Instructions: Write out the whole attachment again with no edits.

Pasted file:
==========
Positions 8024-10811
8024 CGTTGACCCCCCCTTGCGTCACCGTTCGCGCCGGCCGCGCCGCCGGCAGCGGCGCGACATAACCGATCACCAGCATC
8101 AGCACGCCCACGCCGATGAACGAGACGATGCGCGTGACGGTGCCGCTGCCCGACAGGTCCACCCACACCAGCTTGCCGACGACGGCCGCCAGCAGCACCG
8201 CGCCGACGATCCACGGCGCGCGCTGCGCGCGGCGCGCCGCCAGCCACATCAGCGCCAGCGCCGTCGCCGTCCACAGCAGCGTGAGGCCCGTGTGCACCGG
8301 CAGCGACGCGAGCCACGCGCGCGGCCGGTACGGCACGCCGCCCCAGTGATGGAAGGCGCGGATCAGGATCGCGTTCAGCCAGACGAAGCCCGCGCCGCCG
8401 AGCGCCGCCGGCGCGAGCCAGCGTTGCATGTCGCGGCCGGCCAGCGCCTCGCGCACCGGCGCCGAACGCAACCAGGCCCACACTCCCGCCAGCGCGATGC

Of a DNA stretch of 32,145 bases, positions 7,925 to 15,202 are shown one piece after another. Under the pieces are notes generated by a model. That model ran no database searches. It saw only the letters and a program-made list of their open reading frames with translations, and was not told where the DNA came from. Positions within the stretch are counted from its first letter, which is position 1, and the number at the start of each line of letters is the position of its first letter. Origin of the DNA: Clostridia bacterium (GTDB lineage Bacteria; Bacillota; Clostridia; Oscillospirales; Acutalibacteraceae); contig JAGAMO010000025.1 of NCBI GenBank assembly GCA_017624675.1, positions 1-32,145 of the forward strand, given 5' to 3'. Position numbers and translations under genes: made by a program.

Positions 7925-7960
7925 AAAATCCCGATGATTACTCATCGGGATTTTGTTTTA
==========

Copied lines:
Positions 8024-10811
8024 CGTTGACCCCCCCTTGCGTCACCGTTCGCGCCGGCCGCGCCGCCGGCAGCGGCGCGACATAACCGATCACCAGCATC
8101 AGCACGCCCACGCCGATGAACGAGACGATGCGCGTGACGGTGCCGCTGCCCGACAGGTCCACCCACACCAGCTTGCCGACGACGGCCGCCAGCAGCACCG
8201 CGCCGACGATCCACGGCGCGCGCTGCGCGCGGCGCGCCGCCAGCCACATCAGCGCCAGCGCCGTCGCCGTCCACAGCAGCGTGAGGCCCGTGTGCACCGG
8301 CAGCGACGCGAGCCACGCGCGCGGCCGGTACGGCACGCCGCCCCAGTGATGGAAGGCGCGGATCAGGATCGCGTTCAGCCAGACGAAGCCCGCGCCGCCG
8401 AGCGCCGCCGGCGCGAGCCAGCGTTGCATGTCGCGGCCGGCCAGCGCCTCGCGCACCGGCGCCGAACGCAACCAGGCCCACACTCCCGCCAGCGCGATGC

Of a DNA stretch of 32,145 bases, positions 7,925 to 15,202 are shown one piece after another. Under the pieces are notes generated by a model. That model ran no database searches. It saw only the letters and a program-made list of their open reading frames with translations, and was not told where the DNA came from. Positions within the stretch are counted from its first letter, which is position 1, and the number at the start of each line of letters is the position of its first letter. Origin of the DNA: Clostridia bacterium (GTDB lineage Bacteria; Bacillota; Clostridia; Oscillospirales; Acutalibacteraceae); contig JAGAMO010000025.1 of NCBI GenBank assembly GCA_017624675.1, positions 1-32,145 of the forward strand, given 5' to 3'. Position numbers and translations under genes: made by a program.

Positions 7925-7960
7925 AAAATCCCGATGATTACTCATCGGGATTTTGTTTTA